DIY Home Improvement, Remodeling & Repair Forum > Appliances > HVAC > Is outside air really needed for a furnace?

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Old 02-11-2008, 09:26 PM  
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Hmm. Outside air is required to feed the furnace. I understand that. However, does the requirement for ducting outside air into the space around the furnace change when there is also a heat recovery ventilator (HRV) in the house? The HRV brings the fresh air into the house from outdoors, but warms, or tempers it before ducting into the supply side of the furnace?
This seems intelligent, whereas bringing cold air into the house and simply dumping it (untempered) into the basement seems counter productive especially at -20C! Would the continued use for this be simply for the domestic water heater?
My suburban house is only 15 years old, but since tract housing is done on the cheap, it doesn't surprise me much.

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Old 01-28-2013, 03:13 PM  
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Does a high eff. furnace need air ducted from outside to the return air plenum?

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Old 01-28-2013, 04:33 PM  
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The make-up air is for combustion and not to fill the plenum with cold air.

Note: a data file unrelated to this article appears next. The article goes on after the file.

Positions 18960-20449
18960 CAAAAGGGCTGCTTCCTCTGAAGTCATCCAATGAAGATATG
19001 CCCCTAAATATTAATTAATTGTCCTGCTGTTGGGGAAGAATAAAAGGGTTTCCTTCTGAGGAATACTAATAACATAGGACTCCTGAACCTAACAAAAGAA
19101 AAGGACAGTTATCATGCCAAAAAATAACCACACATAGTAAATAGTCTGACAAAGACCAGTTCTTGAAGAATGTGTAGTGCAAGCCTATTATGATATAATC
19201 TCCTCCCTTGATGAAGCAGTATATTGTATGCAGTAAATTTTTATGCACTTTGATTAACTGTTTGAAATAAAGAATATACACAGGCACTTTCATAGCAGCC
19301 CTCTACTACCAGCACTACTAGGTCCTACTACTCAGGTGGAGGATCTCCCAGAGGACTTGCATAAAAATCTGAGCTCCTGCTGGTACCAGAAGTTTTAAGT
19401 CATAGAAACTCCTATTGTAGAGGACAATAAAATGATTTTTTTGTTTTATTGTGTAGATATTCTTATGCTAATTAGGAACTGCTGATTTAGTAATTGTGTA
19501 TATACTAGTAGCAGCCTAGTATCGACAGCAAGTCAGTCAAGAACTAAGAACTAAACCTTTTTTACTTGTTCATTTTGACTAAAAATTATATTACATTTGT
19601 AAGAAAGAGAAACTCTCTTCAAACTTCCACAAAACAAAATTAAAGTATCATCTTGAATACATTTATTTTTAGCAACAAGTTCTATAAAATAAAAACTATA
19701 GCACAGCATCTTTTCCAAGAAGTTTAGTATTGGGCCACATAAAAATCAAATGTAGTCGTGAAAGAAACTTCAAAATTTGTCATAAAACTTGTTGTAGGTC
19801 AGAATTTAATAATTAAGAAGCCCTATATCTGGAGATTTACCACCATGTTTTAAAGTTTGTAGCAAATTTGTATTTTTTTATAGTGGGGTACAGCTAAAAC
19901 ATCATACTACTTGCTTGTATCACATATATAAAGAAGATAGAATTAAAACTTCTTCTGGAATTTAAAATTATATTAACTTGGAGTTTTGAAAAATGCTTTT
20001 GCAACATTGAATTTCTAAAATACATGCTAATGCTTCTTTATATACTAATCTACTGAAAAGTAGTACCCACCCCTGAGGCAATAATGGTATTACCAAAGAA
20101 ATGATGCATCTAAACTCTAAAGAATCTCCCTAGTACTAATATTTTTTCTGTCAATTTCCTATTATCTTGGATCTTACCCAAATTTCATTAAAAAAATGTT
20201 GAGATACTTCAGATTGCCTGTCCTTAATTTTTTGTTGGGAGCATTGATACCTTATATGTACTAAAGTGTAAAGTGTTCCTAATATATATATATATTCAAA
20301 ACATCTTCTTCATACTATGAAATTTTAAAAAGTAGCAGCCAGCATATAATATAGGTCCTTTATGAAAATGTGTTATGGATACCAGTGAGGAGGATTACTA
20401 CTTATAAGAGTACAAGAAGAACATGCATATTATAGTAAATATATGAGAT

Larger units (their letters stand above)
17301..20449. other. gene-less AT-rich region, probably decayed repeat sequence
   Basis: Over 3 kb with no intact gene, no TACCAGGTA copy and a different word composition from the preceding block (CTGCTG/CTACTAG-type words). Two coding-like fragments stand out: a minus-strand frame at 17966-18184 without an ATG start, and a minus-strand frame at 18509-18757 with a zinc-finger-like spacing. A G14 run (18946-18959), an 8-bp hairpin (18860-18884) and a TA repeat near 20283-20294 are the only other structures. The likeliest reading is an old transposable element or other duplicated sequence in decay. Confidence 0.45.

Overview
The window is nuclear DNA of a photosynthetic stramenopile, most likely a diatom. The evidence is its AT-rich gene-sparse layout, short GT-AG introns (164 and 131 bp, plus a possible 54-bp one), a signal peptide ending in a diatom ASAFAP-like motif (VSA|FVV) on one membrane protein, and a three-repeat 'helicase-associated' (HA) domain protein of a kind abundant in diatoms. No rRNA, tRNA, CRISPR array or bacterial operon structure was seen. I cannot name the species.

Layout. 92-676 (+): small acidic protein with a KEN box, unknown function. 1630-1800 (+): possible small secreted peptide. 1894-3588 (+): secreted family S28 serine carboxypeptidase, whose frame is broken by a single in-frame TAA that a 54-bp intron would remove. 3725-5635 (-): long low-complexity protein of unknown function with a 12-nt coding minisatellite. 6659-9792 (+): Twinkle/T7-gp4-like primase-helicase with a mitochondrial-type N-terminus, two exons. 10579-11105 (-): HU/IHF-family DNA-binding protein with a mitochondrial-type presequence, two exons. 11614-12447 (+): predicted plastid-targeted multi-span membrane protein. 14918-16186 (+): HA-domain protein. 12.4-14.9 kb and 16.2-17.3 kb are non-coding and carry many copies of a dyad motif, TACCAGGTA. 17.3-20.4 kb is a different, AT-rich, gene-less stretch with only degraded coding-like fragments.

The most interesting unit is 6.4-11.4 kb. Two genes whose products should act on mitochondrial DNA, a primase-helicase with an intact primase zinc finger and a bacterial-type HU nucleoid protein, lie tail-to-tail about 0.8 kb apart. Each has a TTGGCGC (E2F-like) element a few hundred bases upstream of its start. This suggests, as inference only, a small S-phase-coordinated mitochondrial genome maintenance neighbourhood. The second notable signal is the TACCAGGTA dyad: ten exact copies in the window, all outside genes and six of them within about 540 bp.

Cold air into a siphon break (pail) is very common and required by code in many areas.

I have one in my townhouse and keep the door to the utility room closed to prevent the furnace from sucking out the warm air from the house and burning it up. - That area of the house has several cold air returns drawing cool floor air into the furnace/plenum to be heated and recirculated.

The idea is to separate the fresh air intake for combustion from the interior air that is circulated through the furnace/duct system. Cold exterior air is not all that cold and it works quite well to provide oxygen for combustion in a "controlled" way.

High efficiency (90+%) is different and the outdoor intakes are piped directly to the furnace. I chose to put is an 80% furnace to avoid all the problems (exterior appearance, destruction of interior ceilings, etc.) that come with a pair of plastic pipes and could not justify the cost with a high efficiency furnace. - My heating costs with an 80% furnace in MN are much lower than my AC costs annually.

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Old 03-01-2014, 05:09 PM  
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we have a large 8" fresh air intake in our furnace room in the garage. we also have a tankless water heater in the same room. this is the 2nd time my water pipes have frozen this winter. It is -12F outside. what the heck can i do to keep my pipes from freezing? We have a cistern and the water supply comes into the same room to the pump.
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Old 03-01-2014, 05:42 PM  
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Until the weather breaks, cap off the 8" intake and leave the furnace closet door open to use the air in the garage. Wrap your pipes with heat tape.
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Old 06-04-2014, 09:01 PM  
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Install a gas-fuelled garage heater.

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